18 April 2018

Britain must learn the right lessons from the Windrush fiasco


Theresa May told the Conservative conference in 2015 that there were “millions of people in poorer countries who would love to live in Britain, and there is a limit to the amount of immigration any country can and should take”. To the then Home Secretary, this will doubtless have seemed an easy route to popularity among Tory members in preparation for an eventual leadership bid.

In reality there is a cost to reflexive warnings about an incursion of interlopers. Mrs May discovered it this week, when the grotesque consequences of half a century of political rhetoric like this were exposed to public view. While the Prime Minister’s own reputation has justly suffered as a result of the Windrush controversy, the damage to the quality of public life is far greater. It is perhaps irreparable.

The Windrush generation is so called after SS Windrush, which carried nearly 500 immigrants from the Caribbean to Britain in 1948. Many of these travellers were ex-service personnel seeking work. In histories of modern Britain, their voyage is often considered the beginning of large-scale immigration. In reality, though it has suited politicians in my lifetime to pretend otherwise, Britain is the creation of a millennium and a half of immigration and its effect on society, state and language. The Windrush passengers were, in that historic tradition, pioneers of postwar immigration to Britain from the Commonwealth. Their faith in this country was, on the evidence of successive British governments’ behaviour, altogether misplaced.

The children of this generation of immigrants are now of middle or pensionable age. Those who arrived in Britain prior to 1973 had their rights of residence guaranteed in the Immigration Act passed by the Conservative government of Edward Heath in 1971. Yet, till Mrs May buckled to criticism this week and offered an apology to heads of government of Caribbean states, these Windrush children were being pressured by the home office to prove their continuous residence over those 45 years. Not many people of that (or rather, of my) generation, whether born in the UK or not, would be capable of proving continuous residence.

There is a particular poignancy in the fate of the Windrush generation. It’s almost exactly 50 years since Enoch Powell delivered (on April 20, 1968) his infamous speech foreseeing “rivers of blood” due to Britain’s postwar immigration policy. To this day, Powell is widely regarded as a talented if eccentric figure. That’s an indication of the problems that the children of postwar immigrants still face. Powell’s speech was not just a prediction of strife that has been refuted by events. It was a repulsive feat of fraudulent, racist demagoguery by an unscrupulous politician that poisoned public debate for decades afterwards. Powell traded on his reputation as an intellectual all his life but it was undeserved. He was a charlatan and a crank, whose every contribution to purported scholarly debate – whether on the dating of Matthews’s Gospel or the authorship of Shakespeare – was derided by experts in the relevant fields.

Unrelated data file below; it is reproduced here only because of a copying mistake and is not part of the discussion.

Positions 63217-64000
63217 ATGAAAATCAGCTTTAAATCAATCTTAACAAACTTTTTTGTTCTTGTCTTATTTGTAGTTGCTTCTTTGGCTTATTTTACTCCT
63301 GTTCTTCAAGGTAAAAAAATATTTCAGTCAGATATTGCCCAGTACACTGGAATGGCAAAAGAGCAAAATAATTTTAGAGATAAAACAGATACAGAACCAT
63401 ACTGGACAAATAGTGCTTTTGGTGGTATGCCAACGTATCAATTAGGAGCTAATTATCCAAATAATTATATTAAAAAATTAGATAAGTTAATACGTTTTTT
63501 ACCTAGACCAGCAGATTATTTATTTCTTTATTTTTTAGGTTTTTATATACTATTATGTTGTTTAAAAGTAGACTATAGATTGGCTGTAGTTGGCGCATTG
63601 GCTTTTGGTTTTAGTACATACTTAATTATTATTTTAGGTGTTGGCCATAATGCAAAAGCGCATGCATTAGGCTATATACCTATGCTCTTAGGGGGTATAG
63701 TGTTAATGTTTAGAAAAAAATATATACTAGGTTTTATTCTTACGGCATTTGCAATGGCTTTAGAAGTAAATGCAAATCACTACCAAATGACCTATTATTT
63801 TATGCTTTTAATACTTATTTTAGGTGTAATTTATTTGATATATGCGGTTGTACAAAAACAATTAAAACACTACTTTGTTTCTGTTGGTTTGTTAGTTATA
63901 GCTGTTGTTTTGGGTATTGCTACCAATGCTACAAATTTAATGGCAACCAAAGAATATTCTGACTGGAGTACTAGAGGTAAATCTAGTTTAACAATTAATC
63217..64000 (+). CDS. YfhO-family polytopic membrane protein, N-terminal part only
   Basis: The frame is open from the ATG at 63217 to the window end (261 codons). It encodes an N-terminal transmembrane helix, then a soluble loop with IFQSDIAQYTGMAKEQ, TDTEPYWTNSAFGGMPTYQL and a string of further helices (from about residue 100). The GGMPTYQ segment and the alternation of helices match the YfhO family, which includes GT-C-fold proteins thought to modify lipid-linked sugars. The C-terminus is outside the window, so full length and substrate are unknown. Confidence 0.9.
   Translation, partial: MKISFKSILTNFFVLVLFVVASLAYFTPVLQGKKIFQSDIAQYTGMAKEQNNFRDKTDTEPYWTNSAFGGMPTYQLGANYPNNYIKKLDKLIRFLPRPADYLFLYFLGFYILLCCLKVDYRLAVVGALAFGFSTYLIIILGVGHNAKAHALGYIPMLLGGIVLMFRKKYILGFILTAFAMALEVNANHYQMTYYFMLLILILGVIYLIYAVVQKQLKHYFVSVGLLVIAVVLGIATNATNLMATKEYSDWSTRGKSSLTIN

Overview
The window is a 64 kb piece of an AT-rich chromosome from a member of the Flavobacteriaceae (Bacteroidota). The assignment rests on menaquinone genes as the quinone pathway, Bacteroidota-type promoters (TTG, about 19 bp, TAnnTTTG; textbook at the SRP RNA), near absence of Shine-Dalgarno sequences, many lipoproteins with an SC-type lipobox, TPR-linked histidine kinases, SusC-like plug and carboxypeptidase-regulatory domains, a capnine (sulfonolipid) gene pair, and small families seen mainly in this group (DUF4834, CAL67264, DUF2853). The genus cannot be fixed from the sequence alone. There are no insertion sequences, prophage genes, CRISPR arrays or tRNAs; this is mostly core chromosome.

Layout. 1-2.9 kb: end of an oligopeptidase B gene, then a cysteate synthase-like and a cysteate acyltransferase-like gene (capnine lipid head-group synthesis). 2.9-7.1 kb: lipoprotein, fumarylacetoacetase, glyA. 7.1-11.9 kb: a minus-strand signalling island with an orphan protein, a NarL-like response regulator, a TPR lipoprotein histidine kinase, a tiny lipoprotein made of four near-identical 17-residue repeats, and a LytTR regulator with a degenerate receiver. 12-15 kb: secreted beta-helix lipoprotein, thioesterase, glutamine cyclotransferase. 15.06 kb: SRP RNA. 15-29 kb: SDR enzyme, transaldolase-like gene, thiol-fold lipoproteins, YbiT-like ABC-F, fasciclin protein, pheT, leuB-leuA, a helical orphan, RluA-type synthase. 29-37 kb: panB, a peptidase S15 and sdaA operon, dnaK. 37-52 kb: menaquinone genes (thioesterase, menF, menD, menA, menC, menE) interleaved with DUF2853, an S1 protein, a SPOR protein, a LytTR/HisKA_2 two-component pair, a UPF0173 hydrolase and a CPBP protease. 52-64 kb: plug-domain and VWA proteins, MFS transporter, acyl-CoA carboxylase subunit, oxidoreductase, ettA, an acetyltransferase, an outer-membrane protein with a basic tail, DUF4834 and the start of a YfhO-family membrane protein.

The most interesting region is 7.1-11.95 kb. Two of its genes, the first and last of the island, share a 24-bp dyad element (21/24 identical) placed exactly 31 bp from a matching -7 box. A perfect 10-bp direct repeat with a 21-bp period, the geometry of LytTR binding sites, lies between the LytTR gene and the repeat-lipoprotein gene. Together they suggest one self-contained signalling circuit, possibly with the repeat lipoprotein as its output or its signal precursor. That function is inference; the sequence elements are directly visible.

The Windrush generation contended with the inflammatory terms of “debate” that Powell posed: namely, that immigration was a problem and that strife was its inevitable outcome. They did so with dignity and forbearance, continuing all the while to contribute to this country’s social and economic betterment, while raising a new generation and then another in their adoptive country. To this day, you will hear Conservative politicians and columnists praise Powell’s personality as if it was separate from his bigotry and fakery (for the constituents whose concerns he affected to ventriloquise turned out not to exist at all). And politicians on all sides talk of immigration, as Mrs May did in 2015, as if they’re being bravely heterodox in broaching the subject at all.

This is nonsense. If there’s one subject that politicians can’t keep away from – apparently just can’t shut up about – it’s immigration. And they are almost always wrong. I grew up in Leicester in the 1970s and 1980s, when the extreme right first gained and then lost support. In the decades since, the city has never experienced racial strife and its citizens of Asian origin have become a majority. I rejoice in the transition and in the way it exposes the alarmism widely expressed a generation ago.

Yet the political class and the media have not learnt. It was Mrs May’s determination, as home secretary, to create what she termed “a hostile environment” for illegal immigrants that contributed to this week’s miserable disclosures. People who have been resident in this country for decades, and never imagined their rights of residence were at stake, have been hounded, denied medical treatment and even deported for lack of documentary records. It is scarcely fanciful for British residents with passports from other EU states to worry about their own rights in years ahead.

This anti-immigrant feeling is a stain on Britain’s reputation and an indelible disgrace to a prime minister of undoubted personal decency but scant imagination. If no other good comes from the Windrush scandal, let it be more widely appreciated that treating immigrants as raw numbers rather than real people will have lasting consequences.

Immigrants are enterprising people whose ambitions extend beyond their countries of origin. The controls on their entry to Britain are not too loose but far too tight. To their shame, politicians of all parties, but especially the Conservatives, have preferred to avoid this truth for fear of media execration.

Oliver Kamm writes for The Times.